Examples of our work
Here are some screenshots and details of the applications we’ve developed :
KashDroid – “Kashflow accounting on the move”
This is designed to allow Kashflow accounts users (of which Pale Purple is one) to use Kashflow on the move – on their mobile phone/tablet. It’s only available on Android. The video below should give you some illustration of it’s capabilities. You can find it on the Google Play store here
The application has a number of interesting features – including :
- Offline support (app will used cached if no network connection is available, ability to create invoices offline)
- Widget support – so you can have a summary/overview on your launch screen/home screen
- Address book sync/integration – it’s likely you’ll have invoicing/contact details for customers within Kashflow.com – so this feature allows you to merge your Kashflow address book with what’s on your phone.
- In app purchase – given the app is free, we thought we’d experiment with charging for invoice creation, widget use and address book sync. Currently the user purchases a 6 month subscription at a time.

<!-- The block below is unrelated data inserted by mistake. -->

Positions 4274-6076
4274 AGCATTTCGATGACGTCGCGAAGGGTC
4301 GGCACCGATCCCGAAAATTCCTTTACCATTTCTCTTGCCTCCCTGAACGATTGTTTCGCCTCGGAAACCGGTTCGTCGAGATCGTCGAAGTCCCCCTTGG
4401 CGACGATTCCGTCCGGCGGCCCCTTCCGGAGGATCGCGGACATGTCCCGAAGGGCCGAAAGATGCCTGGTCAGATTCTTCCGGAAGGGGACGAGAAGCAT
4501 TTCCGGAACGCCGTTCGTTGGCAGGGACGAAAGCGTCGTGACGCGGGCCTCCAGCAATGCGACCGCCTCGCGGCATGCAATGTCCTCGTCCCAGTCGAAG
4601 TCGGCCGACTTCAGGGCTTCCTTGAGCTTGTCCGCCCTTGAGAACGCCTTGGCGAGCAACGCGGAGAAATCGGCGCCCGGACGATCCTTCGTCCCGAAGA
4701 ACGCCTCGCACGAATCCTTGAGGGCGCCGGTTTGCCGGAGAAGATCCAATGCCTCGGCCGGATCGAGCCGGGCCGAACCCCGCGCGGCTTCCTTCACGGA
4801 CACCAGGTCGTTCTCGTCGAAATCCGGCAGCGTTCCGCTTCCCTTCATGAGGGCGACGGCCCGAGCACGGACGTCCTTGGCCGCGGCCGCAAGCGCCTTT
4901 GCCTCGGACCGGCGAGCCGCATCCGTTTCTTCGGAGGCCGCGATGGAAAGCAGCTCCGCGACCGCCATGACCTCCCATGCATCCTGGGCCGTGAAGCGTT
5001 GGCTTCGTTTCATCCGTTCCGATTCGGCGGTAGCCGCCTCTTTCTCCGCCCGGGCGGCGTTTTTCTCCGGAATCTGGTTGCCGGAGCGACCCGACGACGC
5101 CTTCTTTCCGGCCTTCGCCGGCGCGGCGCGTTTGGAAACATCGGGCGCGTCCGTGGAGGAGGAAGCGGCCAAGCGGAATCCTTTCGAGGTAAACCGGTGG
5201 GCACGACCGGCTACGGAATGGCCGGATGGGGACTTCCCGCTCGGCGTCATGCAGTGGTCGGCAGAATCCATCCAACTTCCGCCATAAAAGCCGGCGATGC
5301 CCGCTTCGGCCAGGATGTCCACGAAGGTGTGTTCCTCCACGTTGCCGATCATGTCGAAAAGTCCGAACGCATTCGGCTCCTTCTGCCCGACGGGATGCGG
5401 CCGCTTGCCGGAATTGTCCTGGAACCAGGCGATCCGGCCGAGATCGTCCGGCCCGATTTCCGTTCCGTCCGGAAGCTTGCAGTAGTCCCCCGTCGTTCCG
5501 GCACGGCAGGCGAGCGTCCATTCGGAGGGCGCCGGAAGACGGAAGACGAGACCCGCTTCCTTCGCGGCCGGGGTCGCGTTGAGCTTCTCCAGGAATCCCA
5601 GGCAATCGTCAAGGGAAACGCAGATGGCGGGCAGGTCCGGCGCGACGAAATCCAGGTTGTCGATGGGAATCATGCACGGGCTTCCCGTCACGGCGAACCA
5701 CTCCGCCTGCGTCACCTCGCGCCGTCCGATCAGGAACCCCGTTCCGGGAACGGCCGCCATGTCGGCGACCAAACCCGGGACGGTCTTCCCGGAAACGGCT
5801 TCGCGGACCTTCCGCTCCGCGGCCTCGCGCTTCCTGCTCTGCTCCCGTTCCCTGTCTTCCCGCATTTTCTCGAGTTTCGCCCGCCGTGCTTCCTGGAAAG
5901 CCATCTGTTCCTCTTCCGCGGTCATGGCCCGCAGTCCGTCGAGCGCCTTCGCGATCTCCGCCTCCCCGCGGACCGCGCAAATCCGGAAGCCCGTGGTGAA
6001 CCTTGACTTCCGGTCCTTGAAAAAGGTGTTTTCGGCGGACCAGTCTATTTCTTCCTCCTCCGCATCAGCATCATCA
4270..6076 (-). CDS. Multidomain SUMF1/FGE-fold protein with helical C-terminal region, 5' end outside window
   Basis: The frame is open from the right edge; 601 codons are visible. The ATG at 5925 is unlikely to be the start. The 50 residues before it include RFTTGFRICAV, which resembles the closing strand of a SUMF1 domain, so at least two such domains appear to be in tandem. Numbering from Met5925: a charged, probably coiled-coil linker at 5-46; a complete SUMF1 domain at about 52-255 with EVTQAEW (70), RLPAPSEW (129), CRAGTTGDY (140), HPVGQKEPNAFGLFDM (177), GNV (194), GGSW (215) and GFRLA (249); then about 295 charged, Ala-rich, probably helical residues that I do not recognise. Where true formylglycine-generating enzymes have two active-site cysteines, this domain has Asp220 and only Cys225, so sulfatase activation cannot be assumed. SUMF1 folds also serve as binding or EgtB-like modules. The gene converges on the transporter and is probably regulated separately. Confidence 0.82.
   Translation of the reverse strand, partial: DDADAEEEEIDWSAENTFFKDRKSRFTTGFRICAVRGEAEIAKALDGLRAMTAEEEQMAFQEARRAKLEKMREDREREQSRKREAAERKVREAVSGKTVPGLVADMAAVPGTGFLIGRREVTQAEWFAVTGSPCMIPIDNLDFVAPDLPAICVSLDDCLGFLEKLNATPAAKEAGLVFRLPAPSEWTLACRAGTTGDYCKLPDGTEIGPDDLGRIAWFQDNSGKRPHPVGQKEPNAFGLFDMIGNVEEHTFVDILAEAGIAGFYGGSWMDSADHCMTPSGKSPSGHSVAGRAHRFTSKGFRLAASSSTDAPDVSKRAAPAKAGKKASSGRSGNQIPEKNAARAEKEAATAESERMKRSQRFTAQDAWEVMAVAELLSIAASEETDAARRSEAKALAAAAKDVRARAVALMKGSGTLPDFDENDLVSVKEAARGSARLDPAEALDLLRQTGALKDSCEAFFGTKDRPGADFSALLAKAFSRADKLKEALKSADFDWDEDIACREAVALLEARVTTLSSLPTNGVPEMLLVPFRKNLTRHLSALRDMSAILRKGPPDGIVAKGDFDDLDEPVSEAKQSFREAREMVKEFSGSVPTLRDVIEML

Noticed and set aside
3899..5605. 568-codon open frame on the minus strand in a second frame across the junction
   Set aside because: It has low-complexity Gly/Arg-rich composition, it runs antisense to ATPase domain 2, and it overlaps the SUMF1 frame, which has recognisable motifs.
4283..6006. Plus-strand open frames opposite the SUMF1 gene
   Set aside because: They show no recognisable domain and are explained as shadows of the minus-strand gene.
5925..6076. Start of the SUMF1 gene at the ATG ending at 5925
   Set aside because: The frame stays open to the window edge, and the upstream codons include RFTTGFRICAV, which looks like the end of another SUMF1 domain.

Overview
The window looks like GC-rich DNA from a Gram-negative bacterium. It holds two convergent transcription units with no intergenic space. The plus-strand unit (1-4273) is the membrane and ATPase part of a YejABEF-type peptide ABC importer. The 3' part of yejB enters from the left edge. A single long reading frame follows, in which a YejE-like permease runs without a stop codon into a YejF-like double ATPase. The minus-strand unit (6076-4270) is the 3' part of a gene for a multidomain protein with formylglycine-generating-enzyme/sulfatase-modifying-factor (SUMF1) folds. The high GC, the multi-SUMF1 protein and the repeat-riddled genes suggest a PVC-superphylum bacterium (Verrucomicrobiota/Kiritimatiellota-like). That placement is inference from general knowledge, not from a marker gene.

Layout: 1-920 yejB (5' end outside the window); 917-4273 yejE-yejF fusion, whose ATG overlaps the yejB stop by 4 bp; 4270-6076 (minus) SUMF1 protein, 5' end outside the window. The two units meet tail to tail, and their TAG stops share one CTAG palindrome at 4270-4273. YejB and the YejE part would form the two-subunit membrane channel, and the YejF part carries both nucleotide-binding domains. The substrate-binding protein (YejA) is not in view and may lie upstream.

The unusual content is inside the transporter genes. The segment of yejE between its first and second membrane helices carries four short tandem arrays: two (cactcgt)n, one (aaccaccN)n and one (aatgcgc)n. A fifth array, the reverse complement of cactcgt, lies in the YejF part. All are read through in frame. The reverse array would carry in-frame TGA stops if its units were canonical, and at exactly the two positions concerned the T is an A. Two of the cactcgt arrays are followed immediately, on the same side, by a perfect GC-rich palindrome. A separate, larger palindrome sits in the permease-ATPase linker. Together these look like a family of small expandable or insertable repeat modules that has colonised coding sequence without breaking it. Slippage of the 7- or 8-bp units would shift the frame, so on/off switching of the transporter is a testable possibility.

- In the background it communicates securely with the published Kashflow.com SOAP API.
ScoresOnTheDoors – Food Hygiene
Recently we’ve rewritten the Android variant to make it native – offering better performance and feel.
Functionally, the apps for either platform are equivalent.
Additional screens not shown include the display of Favourites (e.g. premises the end user wishes to save – perhaps their local establishments) and the ability to “Share the Application” (via email, facebook, twitter and so on).
First up, after launching the application, the user is prompted to search – which allows for a combination of name, use of the users current location (or location of their choice) and business category – allowing (for instance) a query like :
“Find all cafes near me with a name like ‘Coffee’”.
Upon clicking ‘Search’ the application queries a remote server (to ensure up to date results are returned) and returns a results listing – which the user can re-sort instantly :
Alternatively, the user may wish to display the results on a map – such as -
Each map icon is ‘clickable’ – taking the user through to a page showing full details for the specific business.
Now, moving onto another application – here is an example of a simple listing of content (in this case, food supplied by a Butcher).
The user can then select to drill into the detail for a specific item – page transitions were used to provide a ‘native’ feel to the application – even though it’s written in HTML5.
And can also use a ‘cooking calculator’ to help them correctly cook a specific joint/type of meat -
This works by allowing the user to set an alarm/notification once a dynamically computed time has elapsed.